Red Lake Nation News - Babaamaajimowinan (Telling of news in different places)

ICYMI: Bonnie Raitt, Indigo Girls Appear on 'No More Pipeline Blues'

The song supports the ongoing fight against Minnesota's Line 3 tar sands pipeline. The "blues" get darker the closer one looks at Enbridge Line 3.


April 27, 2021

Last week, on Earth Day, the song "No More Pipeline Blues" featuring Bonnie Rait and the Indigo Girls was released in support of the fight against Enbride's Line 3 tar sands oil pipeline. The track also features Honor the Earth Executive Director Winona LaDuke, the first Native American poet laureate, Joy Harjo, as well as Waubanewquay, Day Sisters, Mumu Fresh, Pura Fe, Soni Moreno, and Jennifer Kreisberg. It was produced and composed by Larry Long. The release was reported in Rolling Stone magazine, which quotes a statement from LaDuke:

"'No More Pipeline Blues' beautifully illustrates in music, singing, spoken word, and images the threats of a totally unnecessary tar sands pipeline at the end of the age of Big Oil. But it also illuminates the sacredness of our environment, and yet more destructive, historical impacts to indigenous culture. Still, the song and the music video are also like prayer offered in ceremony, asking for strength, justice and preservation."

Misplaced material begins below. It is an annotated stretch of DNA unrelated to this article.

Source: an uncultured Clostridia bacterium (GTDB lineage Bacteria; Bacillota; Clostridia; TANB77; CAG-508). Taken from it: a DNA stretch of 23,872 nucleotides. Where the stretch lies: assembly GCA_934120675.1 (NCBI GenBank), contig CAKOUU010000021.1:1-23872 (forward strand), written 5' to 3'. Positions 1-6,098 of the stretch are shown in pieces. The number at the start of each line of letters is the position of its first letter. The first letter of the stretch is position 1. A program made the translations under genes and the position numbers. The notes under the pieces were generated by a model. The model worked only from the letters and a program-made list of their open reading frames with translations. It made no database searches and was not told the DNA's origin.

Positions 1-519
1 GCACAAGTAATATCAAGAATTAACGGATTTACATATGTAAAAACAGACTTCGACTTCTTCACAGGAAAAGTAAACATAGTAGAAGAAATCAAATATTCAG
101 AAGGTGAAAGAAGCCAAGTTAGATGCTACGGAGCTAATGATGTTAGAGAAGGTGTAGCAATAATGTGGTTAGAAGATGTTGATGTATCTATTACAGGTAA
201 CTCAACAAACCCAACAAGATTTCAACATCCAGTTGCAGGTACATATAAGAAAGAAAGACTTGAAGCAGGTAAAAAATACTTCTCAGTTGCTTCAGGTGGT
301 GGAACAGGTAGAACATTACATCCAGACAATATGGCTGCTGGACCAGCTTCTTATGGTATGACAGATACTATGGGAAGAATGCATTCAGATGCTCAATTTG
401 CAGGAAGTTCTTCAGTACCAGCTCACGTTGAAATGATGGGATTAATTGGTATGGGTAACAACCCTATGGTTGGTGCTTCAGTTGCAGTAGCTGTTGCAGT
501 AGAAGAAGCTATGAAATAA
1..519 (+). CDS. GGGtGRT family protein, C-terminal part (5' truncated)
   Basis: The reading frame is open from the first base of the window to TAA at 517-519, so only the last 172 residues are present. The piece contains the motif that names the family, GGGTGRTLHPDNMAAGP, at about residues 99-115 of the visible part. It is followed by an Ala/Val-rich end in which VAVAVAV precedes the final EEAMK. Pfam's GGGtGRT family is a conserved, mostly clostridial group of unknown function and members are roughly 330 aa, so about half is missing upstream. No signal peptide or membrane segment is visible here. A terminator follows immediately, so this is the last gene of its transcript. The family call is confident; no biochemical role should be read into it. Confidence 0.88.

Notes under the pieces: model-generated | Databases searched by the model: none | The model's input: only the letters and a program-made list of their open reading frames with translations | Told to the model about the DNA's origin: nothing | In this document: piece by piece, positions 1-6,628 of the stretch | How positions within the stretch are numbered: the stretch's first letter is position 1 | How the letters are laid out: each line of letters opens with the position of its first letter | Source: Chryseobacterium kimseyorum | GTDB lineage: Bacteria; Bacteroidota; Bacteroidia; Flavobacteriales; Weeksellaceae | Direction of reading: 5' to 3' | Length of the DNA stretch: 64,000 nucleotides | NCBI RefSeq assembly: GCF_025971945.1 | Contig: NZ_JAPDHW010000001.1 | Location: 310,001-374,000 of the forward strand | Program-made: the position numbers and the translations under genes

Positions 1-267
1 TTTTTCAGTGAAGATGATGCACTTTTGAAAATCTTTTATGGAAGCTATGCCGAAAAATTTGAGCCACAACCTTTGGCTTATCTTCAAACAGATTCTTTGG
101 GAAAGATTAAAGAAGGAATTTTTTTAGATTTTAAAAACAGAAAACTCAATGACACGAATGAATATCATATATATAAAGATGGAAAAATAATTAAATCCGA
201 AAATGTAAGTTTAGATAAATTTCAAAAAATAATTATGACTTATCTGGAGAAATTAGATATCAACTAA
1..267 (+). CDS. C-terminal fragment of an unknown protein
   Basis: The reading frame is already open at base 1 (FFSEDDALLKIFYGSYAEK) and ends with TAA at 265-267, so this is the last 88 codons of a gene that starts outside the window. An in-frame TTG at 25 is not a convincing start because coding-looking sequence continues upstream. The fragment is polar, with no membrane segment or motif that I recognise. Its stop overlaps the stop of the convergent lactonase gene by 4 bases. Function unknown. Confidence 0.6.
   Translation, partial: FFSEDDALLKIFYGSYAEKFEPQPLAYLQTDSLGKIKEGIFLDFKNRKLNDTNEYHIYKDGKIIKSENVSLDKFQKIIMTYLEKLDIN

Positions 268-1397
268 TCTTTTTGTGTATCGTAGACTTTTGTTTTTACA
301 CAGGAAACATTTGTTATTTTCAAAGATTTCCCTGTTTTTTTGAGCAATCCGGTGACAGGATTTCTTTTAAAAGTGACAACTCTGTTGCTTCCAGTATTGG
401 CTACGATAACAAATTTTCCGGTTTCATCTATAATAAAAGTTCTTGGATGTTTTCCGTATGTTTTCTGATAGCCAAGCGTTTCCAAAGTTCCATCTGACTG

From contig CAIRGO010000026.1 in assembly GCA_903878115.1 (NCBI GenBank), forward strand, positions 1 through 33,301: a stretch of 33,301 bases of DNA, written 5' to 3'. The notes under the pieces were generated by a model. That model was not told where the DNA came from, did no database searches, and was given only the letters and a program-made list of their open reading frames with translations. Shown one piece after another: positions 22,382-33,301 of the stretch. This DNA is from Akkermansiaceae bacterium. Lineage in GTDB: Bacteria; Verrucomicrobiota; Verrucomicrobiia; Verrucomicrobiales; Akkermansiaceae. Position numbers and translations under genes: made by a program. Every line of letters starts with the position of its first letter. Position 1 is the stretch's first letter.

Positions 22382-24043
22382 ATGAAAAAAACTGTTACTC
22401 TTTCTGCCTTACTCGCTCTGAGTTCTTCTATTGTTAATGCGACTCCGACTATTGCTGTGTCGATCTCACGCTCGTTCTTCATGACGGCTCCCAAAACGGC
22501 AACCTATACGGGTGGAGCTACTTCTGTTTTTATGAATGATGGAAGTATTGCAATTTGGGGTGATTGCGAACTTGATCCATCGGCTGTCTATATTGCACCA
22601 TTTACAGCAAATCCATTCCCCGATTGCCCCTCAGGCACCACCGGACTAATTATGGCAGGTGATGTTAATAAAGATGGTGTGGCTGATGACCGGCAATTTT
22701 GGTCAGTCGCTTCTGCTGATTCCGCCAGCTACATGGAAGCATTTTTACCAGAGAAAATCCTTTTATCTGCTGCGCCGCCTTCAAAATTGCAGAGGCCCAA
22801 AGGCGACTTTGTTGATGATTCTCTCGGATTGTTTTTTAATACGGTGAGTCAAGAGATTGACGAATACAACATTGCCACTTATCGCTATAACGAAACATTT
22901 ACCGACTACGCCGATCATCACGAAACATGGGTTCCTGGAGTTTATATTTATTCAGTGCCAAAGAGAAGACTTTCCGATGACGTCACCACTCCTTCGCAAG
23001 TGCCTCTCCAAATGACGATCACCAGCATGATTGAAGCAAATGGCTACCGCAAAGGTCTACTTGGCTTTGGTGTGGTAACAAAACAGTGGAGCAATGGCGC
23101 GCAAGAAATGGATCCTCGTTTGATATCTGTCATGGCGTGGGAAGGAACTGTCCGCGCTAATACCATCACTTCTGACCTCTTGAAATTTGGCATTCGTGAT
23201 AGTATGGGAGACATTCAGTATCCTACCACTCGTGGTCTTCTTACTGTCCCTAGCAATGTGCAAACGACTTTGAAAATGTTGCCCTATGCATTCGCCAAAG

Over the past few months the Line 3 fight has become one of the biggest environmental struggles in the nation. As the Biden administration looks to grow clean energy and address the climate crisis, the Line 3 pipeline looks more and more egregious, as it will contribute millions of tons of air pollution and lock in additional fossil fuel infrastructure for decades.

The "blues" get darker the closer one looks at Line 3

Not only has Line 3 failed to deliver on its jobs promises to Minnesotans, with only about a quarter of jobs going to locals and risk our precious water resources, but it has also brought with it a rise in sex trafficking and thrown local government finances into chaos. In a story that led the Business section of yesterday's Star Tribune, it was revealed that Enbridge has shelled out more than $750,000 to law enforcement for protection in what a leading legal expert calls a "fraught" relationship that blurs the line between public safety and the private interests of multinational corporations.

Watch the video and listen to the song:


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